100 years ago this week, the passenger pigeon went extinct. On September 1st, 1914, Martha, the last known example of her species, died in her cage at the Cincinanti Zoo.
Martha and her kind came to a rapid end. As recently as 1860, billions of passenger pigeons had been flying around North America, and so great was their number that they often darkened the day-time sky.
Martha has become a cautionary tale of the human ability to extinguish other species. Joel Greenberg in his book A Feathered River Across the Sky: The Passenger Pigeon's Flight to Extinction (Bloomsbury, 2014), discusses how overhunting and elimination of the birds' habitat due to the spread of the railroad pushed the species to extinction.
Over a century has passed with no passenger pigeons. As scientists discuss whether we have entered into the planet’s sixth period of mass extinction, what lessons should we learn from the disappearance of the passenger pigeon? Some scientists are even weighing whether or not to clone and resurrect the bird.
Here at Origins, we've compiled a few links to help you learn all you need to know about the history of our extinct fine-feathered-friend and what the future has in store.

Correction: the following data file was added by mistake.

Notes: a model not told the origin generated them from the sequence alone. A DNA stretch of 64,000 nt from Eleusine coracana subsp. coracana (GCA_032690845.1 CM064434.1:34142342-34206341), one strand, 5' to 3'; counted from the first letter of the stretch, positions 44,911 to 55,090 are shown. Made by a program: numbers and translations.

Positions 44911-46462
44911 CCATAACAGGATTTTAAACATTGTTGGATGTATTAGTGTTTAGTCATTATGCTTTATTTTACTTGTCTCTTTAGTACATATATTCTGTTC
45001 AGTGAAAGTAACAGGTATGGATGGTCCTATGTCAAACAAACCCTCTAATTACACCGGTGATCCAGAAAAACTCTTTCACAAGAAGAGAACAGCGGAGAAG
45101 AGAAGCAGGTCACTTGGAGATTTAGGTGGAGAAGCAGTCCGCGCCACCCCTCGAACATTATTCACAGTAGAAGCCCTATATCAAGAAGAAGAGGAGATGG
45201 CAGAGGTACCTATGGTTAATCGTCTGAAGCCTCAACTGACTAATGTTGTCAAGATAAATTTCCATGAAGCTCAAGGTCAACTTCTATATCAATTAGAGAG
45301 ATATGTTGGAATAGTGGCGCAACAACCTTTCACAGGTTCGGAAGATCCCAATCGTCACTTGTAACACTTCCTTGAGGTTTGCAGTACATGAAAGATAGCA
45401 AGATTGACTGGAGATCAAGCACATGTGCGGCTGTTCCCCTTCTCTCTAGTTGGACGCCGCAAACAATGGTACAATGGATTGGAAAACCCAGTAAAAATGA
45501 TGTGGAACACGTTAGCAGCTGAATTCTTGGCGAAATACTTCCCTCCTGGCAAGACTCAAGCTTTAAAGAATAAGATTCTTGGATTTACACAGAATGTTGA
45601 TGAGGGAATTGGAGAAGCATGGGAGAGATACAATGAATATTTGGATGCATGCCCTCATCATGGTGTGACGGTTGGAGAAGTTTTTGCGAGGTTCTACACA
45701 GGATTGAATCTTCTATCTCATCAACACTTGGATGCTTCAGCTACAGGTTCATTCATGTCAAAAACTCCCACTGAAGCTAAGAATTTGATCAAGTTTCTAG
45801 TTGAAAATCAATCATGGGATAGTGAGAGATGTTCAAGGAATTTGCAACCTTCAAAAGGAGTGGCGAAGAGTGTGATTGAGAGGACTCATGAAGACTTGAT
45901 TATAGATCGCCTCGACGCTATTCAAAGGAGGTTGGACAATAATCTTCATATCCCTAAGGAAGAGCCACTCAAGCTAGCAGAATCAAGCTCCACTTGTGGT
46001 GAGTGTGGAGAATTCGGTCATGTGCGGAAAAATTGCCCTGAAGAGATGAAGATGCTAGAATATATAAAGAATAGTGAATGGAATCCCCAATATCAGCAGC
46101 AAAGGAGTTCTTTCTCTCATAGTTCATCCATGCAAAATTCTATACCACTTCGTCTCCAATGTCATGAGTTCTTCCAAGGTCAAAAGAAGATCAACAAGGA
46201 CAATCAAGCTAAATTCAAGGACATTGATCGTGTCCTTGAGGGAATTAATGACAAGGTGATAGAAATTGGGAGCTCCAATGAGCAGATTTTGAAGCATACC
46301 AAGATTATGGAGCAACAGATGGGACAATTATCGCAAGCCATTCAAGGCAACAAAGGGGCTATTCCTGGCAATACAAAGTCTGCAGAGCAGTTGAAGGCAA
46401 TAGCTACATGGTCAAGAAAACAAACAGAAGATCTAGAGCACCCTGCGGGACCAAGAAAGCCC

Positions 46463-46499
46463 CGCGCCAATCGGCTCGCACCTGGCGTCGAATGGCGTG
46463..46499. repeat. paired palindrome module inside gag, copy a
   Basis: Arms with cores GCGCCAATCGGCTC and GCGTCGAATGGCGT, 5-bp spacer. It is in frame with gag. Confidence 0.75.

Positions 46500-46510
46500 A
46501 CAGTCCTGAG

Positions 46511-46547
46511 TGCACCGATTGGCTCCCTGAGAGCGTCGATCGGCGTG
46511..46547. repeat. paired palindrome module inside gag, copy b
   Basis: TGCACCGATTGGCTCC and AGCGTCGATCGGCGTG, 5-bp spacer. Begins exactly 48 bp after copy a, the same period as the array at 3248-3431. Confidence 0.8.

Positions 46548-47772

- "A Century of Extinction," by Elizabeth Kolbert (New Yorker, August 30, 2014)
- "Saving Our Birds," by John W. Fitzpatrick (New York Times, August 29, 2014)
- "'Martha' The Last Passenger Pigeon," Smithsonian Institution, National Museum of Natural History
- "The Flight of the Passenger Pigeon, Now 100 Years Extinct," by Krishnadev Calamur (National Public Radio, September 1, 2014)
- "Century After Extinction, Passenger Pigeons Remain Iconic- And Scientists Hope to Bring Them Back," by Carl Zimmer (National Geographic, August 31, 2014)
- "Why the Passenger Pigeon Went Extinct," by Barry Yeoman (Audobon Magazine, May-June 2014)
- Project Passenger Pigeon